Appearance plays a role in economic development

Published 12:00 am Thursday, August 14, 2003

NATCHEZ &045; In the business of economic development, they’re called &uot;silent visits.&uot;

A site selector &045; one who finds potential sites for a new or relocating industry &045; will go into a community to see whether it’s suitable for such a development.

He and his &uot;scouts&uot; will go into the community unannounced &045; and they won’t just stick to Main Street, either.

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&uot;We’ll go into a community unannounced,&uot; said Buzz Canup, who has spent 25 years working with private industries, including finding location sites.

&uot;We’ll check out their downtown, their neighborhoods, restaurants, schools, everything,&uot; said Canup who, in recent years, has contracted with the State of Mississippi to get the Nissan plant in Canton up and running.

And yes, they’ll look at the community’s appearance in addition to all the other factors.

The appearance of litter, overgrown lots, abandoned houses and vehicles and the like &uot;isn’t a deal killer&uot; when other factors, such as an available, trained labor force and infrastructure are all in place, Canup said.

The weight that such appearances are given in a company’s decision to locate also varies from company to company, Canup noted.

But it is a factor for at least one reason &045;that the company’s management and employees will have to live at the new site, along with their families.

&uot;Clients are looking at (sites) with the perspective that ‘I may have to live there,’&uot; Canup said. &uot;If there’s a strong evidence of litter, things like that &045; the absence of ordinances &045; those things are noted.&uot;

Mike Ferdinand, director of the Natchez-Adams County Economic Development Authority, said &uot;curb appeal&uot; is one of many factors in a company’s decision &045; and its importance varies by project.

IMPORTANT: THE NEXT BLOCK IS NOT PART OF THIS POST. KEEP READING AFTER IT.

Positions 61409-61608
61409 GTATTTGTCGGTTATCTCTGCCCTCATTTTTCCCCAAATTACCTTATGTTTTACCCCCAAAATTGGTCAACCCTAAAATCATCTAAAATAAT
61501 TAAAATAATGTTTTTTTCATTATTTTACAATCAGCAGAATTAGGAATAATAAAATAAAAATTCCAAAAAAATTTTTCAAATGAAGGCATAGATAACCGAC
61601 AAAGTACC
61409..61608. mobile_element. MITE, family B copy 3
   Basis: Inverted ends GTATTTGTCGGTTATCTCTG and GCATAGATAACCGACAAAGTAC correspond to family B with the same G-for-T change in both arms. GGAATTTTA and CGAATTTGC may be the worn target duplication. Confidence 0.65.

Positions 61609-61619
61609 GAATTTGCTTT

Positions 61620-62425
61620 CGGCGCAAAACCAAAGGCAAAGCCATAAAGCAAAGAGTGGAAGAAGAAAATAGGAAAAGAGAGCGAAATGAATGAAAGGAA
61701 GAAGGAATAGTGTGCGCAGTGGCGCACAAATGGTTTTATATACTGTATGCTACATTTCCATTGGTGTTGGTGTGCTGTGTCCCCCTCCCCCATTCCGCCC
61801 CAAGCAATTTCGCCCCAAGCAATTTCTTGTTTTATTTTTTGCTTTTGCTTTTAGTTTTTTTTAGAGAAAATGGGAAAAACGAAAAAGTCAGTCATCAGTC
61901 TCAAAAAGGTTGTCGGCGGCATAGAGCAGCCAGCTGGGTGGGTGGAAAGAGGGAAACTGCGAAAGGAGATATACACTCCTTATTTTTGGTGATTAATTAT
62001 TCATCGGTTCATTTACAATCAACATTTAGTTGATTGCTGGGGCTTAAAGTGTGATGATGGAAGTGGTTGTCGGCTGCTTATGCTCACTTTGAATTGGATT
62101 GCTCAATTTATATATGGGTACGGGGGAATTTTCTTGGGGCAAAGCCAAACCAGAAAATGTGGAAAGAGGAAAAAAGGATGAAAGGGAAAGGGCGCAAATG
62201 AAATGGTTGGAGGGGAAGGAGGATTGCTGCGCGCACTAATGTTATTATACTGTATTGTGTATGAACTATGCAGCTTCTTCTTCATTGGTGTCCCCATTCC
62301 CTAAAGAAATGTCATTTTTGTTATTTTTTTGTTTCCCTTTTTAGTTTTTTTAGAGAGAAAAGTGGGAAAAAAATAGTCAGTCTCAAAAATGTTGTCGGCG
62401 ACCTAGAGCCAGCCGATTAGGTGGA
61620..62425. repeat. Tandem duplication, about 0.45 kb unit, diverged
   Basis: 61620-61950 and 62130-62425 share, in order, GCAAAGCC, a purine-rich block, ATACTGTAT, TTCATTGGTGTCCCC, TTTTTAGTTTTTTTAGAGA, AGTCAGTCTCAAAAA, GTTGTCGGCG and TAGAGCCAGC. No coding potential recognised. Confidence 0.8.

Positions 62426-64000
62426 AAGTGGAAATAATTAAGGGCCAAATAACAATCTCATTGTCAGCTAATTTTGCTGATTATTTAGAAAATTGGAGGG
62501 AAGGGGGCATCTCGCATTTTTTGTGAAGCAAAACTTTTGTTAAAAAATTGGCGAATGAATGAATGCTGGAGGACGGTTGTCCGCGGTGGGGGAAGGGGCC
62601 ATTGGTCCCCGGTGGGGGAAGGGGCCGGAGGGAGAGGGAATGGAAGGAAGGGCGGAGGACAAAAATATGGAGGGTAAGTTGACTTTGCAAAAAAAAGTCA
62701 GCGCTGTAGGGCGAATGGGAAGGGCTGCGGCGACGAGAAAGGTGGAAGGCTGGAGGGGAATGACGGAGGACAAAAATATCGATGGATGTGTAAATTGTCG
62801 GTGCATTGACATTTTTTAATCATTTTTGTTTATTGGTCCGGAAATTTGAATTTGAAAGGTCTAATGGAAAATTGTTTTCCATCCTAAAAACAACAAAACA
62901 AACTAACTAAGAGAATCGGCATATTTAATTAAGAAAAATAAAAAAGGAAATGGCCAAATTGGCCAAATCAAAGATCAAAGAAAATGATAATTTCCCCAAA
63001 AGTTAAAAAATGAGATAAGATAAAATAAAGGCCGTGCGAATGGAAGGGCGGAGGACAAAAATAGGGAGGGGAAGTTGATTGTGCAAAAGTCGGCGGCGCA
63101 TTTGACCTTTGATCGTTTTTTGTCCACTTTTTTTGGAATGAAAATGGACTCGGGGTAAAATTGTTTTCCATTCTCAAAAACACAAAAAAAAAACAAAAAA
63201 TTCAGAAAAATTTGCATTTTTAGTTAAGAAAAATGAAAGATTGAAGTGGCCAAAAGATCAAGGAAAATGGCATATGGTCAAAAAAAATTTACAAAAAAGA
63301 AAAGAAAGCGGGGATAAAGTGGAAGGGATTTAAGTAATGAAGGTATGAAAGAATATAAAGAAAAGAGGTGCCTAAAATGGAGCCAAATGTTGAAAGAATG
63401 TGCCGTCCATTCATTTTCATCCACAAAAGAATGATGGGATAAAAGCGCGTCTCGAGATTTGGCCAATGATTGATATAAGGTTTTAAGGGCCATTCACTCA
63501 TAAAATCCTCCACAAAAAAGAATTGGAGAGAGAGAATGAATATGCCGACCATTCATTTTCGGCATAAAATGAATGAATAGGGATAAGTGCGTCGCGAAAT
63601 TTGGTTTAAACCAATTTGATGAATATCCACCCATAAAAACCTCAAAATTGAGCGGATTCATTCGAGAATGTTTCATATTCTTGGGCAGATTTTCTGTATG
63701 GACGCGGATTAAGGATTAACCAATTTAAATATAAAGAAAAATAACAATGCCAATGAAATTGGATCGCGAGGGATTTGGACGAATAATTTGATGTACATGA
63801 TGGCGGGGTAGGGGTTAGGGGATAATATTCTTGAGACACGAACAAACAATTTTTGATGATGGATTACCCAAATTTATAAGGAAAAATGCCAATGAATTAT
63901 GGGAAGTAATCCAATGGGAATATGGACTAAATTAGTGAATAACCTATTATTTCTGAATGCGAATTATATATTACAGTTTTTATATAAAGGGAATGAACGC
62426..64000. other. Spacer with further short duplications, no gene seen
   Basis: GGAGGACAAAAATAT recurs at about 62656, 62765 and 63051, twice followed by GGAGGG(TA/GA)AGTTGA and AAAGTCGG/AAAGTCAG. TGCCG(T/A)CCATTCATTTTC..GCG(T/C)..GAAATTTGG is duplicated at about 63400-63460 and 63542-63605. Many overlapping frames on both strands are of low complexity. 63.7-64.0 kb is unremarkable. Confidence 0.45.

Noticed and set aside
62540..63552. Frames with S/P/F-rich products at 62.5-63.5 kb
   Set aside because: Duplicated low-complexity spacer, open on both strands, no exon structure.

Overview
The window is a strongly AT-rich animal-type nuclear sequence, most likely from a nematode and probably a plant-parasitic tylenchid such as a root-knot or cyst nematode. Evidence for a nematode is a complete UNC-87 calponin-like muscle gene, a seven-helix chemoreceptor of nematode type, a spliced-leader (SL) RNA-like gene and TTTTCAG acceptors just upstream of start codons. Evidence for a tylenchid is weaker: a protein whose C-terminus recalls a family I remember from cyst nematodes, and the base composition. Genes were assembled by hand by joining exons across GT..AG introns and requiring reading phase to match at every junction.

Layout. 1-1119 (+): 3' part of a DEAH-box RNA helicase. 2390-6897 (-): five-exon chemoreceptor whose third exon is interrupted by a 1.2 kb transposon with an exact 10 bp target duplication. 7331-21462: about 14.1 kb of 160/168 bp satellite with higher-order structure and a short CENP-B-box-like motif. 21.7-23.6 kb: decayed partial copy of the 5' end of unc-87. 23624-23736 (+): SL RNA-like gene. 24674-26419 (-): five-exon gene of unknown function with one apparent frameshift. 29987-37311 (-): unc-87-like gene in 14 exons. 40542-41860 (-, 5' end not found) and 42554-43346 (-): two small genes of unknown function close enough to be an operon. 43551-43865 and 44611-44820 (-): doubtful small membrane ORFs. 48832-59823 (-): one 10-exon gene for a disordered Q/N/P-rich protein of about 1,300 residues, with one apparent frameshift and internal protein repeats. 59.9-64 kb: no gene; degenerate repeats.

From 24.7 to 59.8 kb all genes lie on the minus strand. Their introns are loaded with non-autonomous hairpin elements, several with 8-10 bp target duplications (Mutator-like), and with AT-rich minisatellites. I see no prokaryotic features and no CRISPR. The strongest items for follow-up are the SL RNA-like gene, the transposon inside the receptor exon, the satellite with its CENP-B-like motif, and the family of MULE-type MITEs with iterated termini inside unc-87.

Privately held corporations, because the CEO might be moving to a new community, often look at a city’s appearance as more important than others, Ferdinand said.

&uot;(The CEO is) not only saying this is where I want to do business, this is a place I want to live,&uot; he said.

For projects that use independent site selectors, the appearance may not play as great a factor &045; but it is still important.

&uot;If you’re talking about a business location, curb appeal is important because they’re talking about entertaining clients,&uot; Ferdinand said. &uot;They want to make a good impression.&uot;

Ferdinand believes Natchez and Adams County do a good job with curb appeal &045; but, as in many things, &uot;I think we could make some improvements.&uot;

And Ferdinand emphasized that curb appeal &045; or rather, community appeal &045; goes beyond just appearance. Companies look at how a community looks as well as quality of life, and those two factors are often tied closely together.

&uot;Curb appeal is something more than visual,&uot; Ferdinand said. &uot;A community has to be appealing from a visual standpoint but also from a quality of life standpoint.

&uot;It’s the impression, it’s the experience, it’s the community.&uot;